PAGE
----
Jesus then asks the question that everyone in Israel could have answered without a coin in hand. In our reading for this morning, we used the New Revised Standard Version, which said, “Whose head is this and whose title?” 

That translation misses the point of his argument. The word they translate as “head” is “icon,” a Greek word better translated as “image.” The word “title” is better translated as “likeness.” When they answer Jesus’ question, saying that the image and likeness are “Caesar’s,” Jesus replies that they are to give to Caesar what is Caesar’s. 

Again, the translation covers something better revealed. It could also be translated as “give back” rather than “give” or “render.” Give Caesar back those things that are Caesar’s. It is his coin anyway, who cares if you give Caesar back his coin for the tax?

Then Jesus gives the most amazing line of the short encounter when he continues by saying that we are to “give back to God the things that are God’s.” It leaves everyone calculating what exactly is God’s that we are supposed to give back. And in case you were wondering, the clue was the word “icon” or “image” and the word “likeness.”

Jesus’ answer came from Genesis 1:26-27, which says, “And God said, ‘Let us make humankind in our image, according to our likeness,’” and goes on to state “God created humankind in his Image, in the image of God he created them; male and female he created them.”

The principle is this: Just as the coin has Caesar’s icon on it, so it is Caesar’s, we were made in the image and likeness of God, so we are God’s. Jesus affirmed the tax while making it all but irrelevant. Jesus implies that, though we do owe the state, there are limits to what we owe. Yet, Jesus places no limits regarding what we owe to God.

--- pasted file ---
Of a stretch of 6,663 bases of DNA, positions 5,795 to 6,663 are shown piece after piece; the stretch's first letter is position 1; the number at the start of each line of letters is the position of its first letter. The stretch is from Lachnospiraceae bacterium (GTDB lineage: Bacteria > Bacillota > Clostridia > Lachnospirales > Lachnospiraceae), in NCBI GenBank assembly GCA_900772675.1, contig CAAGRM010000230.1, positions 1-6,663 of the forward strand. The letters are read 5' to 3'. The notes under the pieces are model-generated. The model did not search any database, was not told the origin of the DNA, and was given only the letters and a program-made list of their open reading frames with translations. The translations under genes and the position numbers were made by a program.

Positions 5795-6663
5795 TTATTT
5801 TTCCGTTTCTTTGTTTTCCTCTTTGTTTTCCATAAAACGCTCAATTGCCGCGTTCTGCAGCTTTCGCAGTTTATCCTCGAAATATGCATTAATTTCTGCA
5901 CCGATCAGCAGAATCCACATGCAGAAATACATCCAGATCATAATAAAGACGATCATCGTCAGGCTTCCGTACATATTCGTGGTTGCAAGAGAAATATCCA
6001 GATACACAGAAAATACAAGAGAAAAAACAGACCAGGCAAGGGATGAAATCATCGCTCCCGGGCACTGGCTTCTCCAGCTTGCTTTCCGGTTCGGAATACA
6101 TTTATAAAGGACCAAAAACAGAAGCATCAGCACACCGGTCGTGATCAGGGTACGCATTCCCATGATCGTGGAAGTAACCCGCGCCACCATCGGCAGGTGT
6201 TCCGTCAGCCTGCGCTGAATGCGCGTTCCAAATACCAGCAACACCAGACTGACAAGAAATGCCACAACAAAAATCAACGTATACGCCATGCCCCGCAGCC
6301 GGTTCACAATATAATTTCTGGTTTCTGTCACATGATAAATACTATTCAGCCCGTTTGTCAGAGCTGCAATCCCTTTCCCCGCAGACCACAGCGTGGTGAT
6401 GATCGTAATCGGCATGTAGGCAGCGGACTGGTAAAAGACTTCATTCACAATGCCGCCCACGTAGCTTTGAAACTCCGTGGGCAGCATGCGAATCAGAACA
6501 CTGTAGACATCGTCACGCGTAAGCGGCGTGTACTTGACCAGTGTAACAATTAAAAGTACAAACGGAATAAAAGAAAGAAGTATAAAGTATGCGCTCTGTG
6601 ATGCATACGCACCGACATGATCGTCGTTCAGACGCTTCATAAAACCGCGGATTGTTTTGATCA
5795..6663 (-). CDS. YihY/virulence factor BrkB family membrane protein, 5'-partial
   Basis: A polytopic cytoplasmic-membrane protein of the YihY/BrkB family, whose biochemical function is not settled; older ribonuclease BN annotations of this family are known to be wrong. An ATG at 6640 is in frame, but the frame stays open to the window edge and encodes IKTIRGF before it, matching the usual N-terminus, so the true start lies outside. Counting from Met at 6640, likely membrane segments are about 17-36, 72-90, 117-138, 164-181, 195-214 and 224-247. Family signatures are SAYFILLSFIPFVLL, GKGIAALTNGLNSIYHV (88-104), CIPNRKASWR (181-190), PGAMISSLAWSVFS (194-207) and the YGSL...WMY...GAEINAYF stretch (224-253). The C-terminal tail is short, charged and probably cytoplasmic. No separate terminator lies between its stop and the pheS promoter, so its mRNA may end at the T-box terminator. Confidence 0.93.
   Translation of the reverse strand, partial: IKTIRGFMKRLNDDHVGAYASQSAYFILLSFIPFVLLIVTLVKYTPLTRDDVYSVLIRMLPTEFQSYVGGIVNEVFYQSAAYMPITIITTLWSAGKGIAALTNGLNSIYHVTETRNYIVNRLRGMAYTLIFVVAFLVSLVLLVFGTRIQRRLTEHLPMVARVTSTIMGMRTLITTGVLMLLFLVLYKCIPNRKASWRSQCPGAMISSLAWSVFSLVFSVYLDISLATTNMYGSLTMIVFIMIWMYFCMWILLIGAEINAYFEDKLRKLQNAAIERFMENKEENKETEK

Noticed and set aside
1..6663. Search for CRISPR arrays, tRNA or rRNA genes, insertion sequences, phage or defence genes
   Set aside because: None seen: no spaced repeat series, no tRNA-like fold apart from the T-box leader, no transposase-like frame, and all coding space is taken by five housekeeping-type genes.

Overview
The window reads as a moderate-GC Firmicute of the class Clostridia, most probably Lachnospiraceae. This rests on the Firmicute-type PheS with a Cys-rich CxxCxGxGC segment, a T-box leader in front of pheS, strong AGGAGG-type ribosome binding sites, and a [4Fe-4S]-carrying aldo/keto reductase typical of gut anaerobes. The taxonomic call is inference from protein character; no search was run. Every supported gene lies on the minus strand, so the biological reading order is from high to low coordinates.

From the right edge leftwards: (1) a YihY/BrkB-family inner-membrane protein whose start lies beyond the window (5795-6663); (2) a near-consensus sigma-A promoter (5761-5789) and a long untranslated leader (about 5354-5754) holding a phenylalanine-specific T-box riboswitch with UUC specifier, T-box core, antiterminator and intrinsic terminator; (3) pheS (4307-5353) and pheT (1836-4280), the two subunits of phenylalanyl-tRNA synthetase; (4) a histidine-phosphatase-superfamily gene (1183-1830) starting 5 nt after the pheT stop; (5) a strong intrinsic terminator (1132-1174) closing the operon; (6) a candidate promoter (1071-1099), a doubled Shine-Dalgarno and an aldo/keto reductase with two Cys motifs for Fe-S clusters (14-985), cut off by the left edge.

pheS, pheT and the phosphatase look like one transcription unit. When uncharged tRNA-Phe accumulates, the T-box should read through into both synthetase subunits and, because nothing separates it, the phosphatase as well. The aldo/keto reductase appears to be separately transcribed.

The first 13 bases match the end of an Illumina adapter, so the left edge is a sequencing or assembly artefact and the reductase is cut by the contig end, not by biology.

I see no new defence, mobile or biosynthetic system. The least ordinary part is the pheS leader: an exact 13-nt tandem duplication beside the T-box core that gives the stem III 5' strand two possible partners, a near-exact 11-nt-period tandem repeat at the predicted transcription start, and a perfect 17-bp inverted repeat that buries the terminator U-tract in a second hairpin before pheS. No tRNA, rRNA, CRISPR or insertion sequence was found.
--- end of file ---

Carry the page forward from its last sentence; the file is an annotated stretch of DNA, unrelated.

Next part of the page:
This text is often used to talk about stewardship in terms of what you give to the church. But this is no passage on the tithe. For if giving 10 percent of our income is all we do, we would fall well more than 90 percent shy of the mark. Jesus says that everything you have and everything you are is God’s already.

While this would certainly apply to the money you make, the formula is not that you give 100 percent of your income to God, for God knows you need the money for the necessities of life. The teaching is that once you have given God some of the money you earn, don’t feel that you have bought off an obligation. God wants to share in some of your time and energy, so the 100 percent formula relates to your calendar as well as your wallet.

What God wants is nothing less than to come and abide in your heart. The point is that you have been made in the image and likeness of God. God loves you.  God keeps your picture in the divine wallet and on the heavenly refrigerator. 

Jesus did not care about the tax, for his real concern was that you live into the image and likeness of the God who lovingly created you.

You begin to live into the image and likeness of God by conforming your life to be more like Jesus’ life. Giving back to God through the church does matter, but merely giving money to the government, to this church or anywhere else is only part of the picture.

To live more fully into that image and likeness of God that is in you, give back your heart to God – for it is God’s anyway. 

When the time comes for your personal prayers today or at communion at the beginning of next month, I would encourage you to remember at this altar, we can meet Jesus anew every time we worship. For in answer to the question, “What are the things that are God’s which we are to give back to God? “And the answer is, “You”. Amen.

Coins, Images, and Hearts: What Belongs to Caesar and to God Coins, Images, and Hearts: What Belongs to Caesar and to God Reviewed by Shane St Reynolds on October 23, 2023 Rating: 5